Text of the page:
Sometimes the desktop in several Linux distributions freezes for no apparent reason; active windows can still be used, and the mouse pointer can be moved around, but clicking is impossible. Furthermore, your touchpad can no longer be controlled; the ‘Touchpad’ tab disappears from the System / Preferences / Mouse menu. Even if mouse functionality eventually returns, the touchpad remains uncontrollable. This extremely annoying bug occurs randomly and may last for a couple of seconds, or until you restart your X server.
If you check your system’s log after such an event (/var/log/messages) you will notice a few entries similar to these:
Sep 9 09:38:15 umbra kernel: [ 4939.006198] psmouse.c: DualPoint TouchPad at isa0060/serio1/input0 lost sync at byte 1
Sep 9 09:38:15 umbra kernel: [ 4939.012220] psmouse.c: DualPoint TouchPad at isa0060/serio1/input0 - driver resynched.
Basically this indicates an IRQ conflict between your mouse and your touchpad. This is a Linux kernel bug (I am currently using 2.6.28) and as such it affects most distributions. An easy way to recover both mouse and touchpad functionality without having to restart your X server is restarting the mouse driver. Run the following commands on a terminal window:
sudo rmmod psmouse
sudo modprobe psmouse
If there is no terminal window open, you can use one of the following:
- In Gnome or KDE, press Alt + F2, type gnome-terminal and press Enter
- Press Control + Alt + F1, login with your username and password, type the commands, then press Control + Alt + F7 to get back to X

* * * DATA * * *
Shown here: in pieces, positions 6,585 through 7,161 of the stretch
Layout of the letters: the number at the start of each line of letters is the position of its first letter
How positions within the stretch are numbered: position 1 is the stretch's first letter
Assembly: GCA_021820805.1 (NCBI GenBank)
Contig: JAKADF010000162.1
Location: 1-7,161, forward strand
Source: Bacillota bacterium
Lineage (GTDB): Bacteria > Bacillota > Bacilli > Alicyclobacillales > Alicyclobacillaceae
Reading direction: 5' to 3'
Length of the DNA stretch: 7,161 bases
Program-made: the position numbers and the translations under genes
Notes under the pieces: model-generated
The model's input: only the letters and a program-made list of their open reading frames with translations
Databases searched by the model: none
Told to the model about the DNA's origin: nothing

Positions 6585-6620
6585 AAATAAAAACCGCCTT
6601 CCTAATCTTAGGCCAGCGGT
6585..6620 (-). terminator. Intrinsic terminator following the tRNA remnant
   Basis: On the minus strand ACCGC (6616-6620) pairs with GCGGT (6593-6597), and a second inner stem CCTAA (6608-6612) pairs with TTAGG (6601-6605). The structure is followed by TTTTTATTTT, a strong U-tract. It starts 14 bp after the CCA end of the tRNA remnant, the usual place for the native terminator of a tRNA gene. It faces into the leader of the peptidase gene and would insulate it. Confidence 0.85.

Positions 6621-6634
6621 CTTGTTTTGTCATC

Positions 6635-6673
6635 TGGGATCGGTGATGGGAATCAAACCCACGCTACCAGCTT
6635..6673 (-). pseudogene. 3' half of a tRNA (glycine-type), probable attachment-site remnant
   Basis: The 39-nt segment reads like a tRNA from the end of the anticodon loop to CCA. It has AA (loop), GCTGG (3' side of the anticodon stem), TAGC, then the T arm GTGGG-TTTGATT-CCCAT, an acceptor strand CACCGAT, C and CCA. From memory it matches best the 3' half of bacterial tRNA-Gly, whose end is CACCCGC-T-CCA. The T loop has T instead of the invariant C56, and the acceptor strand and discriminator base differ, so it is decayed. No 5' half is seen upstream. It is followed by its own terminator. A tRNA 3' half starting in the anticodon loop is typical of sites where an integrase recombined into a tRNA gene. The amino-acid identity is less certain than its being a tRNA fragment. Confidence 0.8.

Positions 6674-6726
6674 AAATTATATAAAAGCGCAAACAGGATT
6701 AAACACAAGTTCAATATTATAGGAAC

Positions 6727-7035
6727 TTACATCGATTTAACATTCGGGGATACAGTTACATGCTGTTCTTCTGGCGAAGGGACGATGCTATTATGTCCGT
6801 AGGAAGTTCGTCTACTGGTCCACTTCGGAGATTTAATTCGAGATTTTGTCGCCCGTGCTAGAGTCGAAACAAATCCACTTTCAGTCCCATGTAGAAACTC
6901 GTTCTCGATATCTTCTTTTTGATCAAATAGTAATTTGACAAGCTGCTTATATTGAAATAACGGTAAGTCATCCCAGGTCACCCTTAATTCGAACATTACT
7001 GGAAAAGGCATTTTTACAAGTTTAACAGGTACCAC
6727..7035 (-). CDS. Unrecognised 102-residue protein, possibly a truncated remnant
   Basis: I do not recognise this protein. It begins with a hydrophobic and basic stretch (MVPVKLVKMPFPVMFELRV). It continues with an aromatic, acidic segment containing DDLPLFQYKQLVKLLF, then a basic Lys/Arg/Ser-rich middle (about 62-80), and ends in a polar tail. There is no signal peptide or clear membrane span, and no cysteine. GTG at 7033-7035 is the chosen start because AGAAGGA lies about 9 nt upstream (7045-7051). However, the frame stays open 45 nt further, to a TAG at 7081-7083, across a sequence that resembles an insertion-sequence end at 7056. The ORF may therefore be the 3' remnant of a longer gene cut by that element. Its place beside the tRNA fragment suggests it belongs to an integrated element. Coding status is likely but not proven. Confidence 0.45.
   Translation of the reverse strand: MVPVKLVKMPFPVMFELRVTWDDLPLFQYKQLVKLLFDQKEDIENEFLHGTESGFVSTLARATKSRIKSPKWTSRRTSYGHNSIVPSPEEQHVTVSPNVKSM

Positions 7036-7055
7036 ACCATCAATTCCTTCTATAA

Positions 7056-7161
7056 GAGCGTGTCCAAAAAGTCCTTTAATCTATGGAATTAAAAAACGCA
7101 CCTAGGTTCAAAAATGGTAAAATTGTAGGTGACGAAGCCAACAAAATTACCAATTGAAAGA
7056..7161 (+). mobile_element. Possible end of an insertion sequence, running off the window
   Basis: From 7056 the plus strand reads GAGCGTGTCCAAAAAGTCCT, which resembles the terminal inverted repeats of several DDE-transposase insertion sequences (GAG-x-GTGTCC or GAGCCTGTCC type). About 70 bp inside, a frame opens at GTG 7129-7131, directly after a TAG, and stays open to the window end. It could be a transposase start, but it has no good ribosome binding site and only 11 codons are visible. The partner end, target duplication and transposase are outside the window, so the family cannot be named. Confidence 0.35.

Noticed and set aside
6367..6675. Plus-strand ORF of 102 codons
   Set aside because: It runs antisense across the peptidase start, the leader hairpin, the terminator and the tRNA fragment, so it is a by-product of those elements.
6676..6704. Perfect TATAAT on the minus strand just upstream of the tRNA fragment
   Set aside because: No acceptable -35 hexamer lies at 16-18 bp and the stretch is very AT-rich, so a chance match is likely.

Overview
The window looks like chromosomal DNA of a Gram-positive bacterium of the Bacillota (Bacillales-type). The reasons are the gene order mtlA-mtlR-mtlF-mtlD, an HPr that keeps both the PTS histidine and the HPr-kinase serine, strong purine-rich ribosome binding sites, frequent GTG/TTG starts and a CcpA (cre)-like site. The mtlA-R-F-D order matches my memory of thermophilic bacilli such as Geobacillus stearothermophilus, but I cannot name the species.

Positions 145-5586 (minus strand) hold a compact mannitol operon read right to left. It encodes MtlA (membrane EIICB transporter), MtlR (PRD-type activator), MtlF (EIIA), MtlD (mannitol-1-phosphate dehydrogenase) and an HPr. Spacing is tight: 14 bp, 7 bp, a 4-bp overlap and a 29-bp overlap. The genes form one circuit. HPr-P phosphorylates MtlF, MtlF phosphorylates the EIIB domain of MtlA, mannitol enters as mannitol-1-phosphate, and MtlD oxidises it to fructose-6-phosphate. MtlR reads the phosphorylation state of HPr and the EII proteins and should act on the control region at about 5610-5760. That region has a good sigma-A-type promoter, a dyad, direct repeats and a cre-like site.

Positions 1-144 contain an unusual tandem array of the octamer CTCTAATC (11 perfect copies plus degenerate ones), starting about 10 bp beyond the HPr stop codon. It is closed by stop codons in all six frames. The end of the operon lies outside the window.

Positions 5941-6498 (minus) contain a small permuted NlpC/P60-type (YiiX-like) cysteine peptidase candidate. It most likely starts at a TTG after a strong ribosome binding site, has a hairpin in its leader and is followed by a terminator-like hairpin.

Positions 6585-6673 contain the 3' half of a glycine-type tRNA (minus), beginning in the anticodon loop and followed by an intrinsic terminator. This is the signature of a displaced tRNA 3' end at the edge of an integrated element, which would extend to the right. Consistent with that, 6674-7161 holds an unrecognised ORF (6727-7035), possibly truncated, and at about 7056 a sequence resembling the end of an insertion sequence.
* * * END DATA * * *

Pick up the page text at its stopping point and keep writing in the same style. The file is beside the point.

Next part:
Hopefully a future kernel release will fix this problem for good.
Multilingual sites will usually offer a way to their users to switch between languages of the content, either through a link in their pages or through the configuration of user preferences. For first-time visitors, however, a site needs a way to determine their prefered language(s). The standard way to identify this is by inspecting the Accept-Language HTTP header sent to the site by the user’s browser.
According to the HTTP 1.1 Specification, the Accept-Language header can be used to assign a weight to each language, determining the users’ prefered order of natural languages of multilingual content. For example,
means that the user prefers Greek content, but if it is not available then English and French are also acceptable, with English having a higher priority.
You can parse the Accept-Language header to determine the appropriate language. Although a simple parsing can be used in most cases, addressing the gritty details of the specification can be a bit tricky. Here is an implementation of the parsing algorithm in PHP. It might be an overkill, but it gives you a pretty good idea:
$default_lang = "en";
function sort_descending_weights( $a, $b )
# Each array element is a (lang,weight) pair
if ( $a[ 1 ] != $b[ 1 ] )
return ( $a[ 1 ] < $b[ 1 ] ) ? 1 : -1;
# If two languages have the same weight, then we might want to impose
# our own precedence. Put your own ordering code here. For simplicity, we
# just assume that the default language takes priority.
if ( $a[ 0 ] == $default_lang ) return -1;
else if ( $b[ 0 ] == $default_lang ) return 1;
else return 0;
function is_language_available( $lang )
function get_prefered_language( )
# If no Accept_Language header exists, use the site's default language
if ( !in_array( 'HTTP_ACCEPT_LANGUAGE', $_SERVER ) )
# Parse the header. A * indicates any language not explicitly specified
$h = $_SERVER[ 'HTTP_ACCEPT_LANGUAGE' ];
$list = explode( ",", $h );
if ( count( $list ) == 0 ) return $default_lang;
$prefs = array();
foreach ( $list as $langs )